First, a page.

Why Elvis Costello Was Banned From SNL

Elvis Costello is one of the biggest names in music. Declan Patrick McManus was born in August of 1954 in London, per Biography, to parents who were both familiar with the music industry. His mother managed a record store and his father was a singer himself. Growing up in such an environment, it probably isn't surprising that the young McManus started playing music in local bars in 1970, and by the end of that decade, had adopted his stage name and signed a deal with a studio.

In 2003, Costello was inducted by Elton John into the Rock & Roll Hall of Fame, in the performer's category. This particular category, the prestigious hall of fame's official website explains, is intended to celebrate "bands and solo artists who, in their careers, have created music whose originality, impact, and influence has changed the course of rock 'n' roll."

While this is certainly an apt description of Costello and his career, one specific performance of his did not go down well with "Saturday Night Live," causing him to be banned from the show.

A controversial moment during a U.S. tour

Elvis Costello and his band weren't an immediate hit, as Far Out Magazine reports. Debut record "My Aim Is True" saw him start to gather a dedicated following in the United Kingdom, before Columbia Records decided his talent may have the impetus for an enormous project: a tour of the vast musical market that is the United States.

Elvis Costello and the Attractions, quite by chance, were then given the opportunity of performing on "Saturday Night Live." Per Far Out Magazine, this was largely because the Sex Pistols were unavailable for their own scheduled appearance on the show, but it wasn't a chance that any musicians would want to let slip by.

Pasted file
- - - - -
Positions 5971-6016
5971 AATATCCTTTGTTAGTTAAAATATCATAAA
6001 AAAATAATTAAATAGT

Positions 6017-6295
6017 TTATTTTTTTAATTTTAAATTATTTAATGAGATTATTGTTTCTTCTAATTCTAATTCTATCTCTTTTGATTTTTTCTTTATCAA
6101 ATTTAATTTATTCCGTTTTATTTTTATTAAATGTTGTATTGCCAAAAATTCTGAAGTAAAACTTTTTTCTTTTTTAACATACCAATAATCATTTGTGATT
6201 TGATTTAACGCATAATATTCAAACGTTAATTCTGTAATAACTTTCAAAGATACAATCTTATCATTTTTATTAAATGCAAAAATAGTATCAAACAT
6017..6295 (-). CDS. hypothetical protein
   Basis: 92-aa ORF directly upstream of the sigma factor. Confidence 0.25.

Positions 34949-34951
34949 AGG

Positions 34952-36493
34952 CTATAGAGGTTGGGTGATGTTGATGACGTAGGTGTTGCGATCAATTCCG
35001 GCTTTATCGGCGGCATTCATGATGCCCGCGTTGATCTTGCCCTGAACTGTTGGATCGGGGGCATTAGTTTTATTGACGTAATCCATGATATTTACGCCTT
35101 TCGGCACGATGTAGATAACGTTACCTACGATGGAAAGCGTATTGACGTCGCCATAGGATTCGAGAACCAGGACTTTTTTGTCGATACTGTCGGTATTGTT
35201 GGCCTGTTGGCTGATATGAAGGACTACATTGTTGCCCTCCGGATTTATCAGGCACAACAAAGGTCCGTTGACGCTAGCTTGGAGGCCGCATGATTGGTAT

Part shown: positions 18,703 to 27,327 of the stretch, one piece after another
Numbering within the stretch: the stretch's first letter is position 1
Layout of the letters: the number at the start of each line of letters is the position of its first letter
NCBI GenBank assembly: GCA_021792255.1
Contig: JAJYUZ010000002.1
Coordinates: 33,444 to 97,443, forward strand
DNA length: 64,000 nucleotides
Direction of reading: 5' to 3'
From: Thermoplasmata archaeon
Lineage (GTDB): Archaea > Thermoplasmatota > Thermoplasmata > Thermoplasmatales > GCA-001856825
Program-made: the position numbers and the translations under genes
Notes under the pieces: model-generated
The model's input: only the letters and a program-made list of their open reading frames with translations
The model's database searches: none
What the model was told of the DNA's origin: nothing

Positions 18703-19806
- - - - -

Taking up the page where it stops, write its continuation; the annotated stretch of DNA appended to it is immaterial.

According to Groovy History, the band's host on the evening of December 17, 1977, was one Miskel Spillman, who had won the honor through a contest held by the show called "Anyone Can Host". Spillman and everybody else watching were due to hear the band's single "Less Than Zero," as arranged by their label, but Costello had other plans.

As seen in the footage (above) the band got a few seconds into the song before Costello abruptly turns to his fellow performers and shouted, "Stop!" Turning back to the cameras, he says, "I'm sorry, ladies and gentlemen, there's no reason to do this song here." The briefest hushed deliberation between the musicians follows, before they launch straight into an energetic rendition of their song "Radio Radio."

Nobody tells Elvis Costello what to play

"Radio Radio," speaks of Elvis Costello's distaste for the nature of television, radio, and broadcasting in general, as Far Out Magazine states. He couldn't have picked a higher-profile stage for lyrics such as, "And the radio is in the hands of such a lot of fools, tryin' to anesthetize the way that you feel," and while the audience enjoyed the performance, Lorne Michaels, "Saturday Night Live" producer, did not. Allegedly the furious Michaels watched while aiming an obscene hand gesture at Costello. And, so Costello received a "Saturday Night Live" ban of over a decade.

Per Billboard, Costello remembered the controversial moment in a January 2021 Apple Music interview with Zane Lowe. Ever the rebellious punk, he explained that he took offense at being told what he could play, and so played something entirely different. "I just wanted them to remember us," he said, "I didn't really have anything against the show."

Judging by the fact that the performance continues to be discussed as one of the most memorable parts of the long history of "Saturday Night Live," it's probably safe to say: Mission accomplished, Elvis Costello.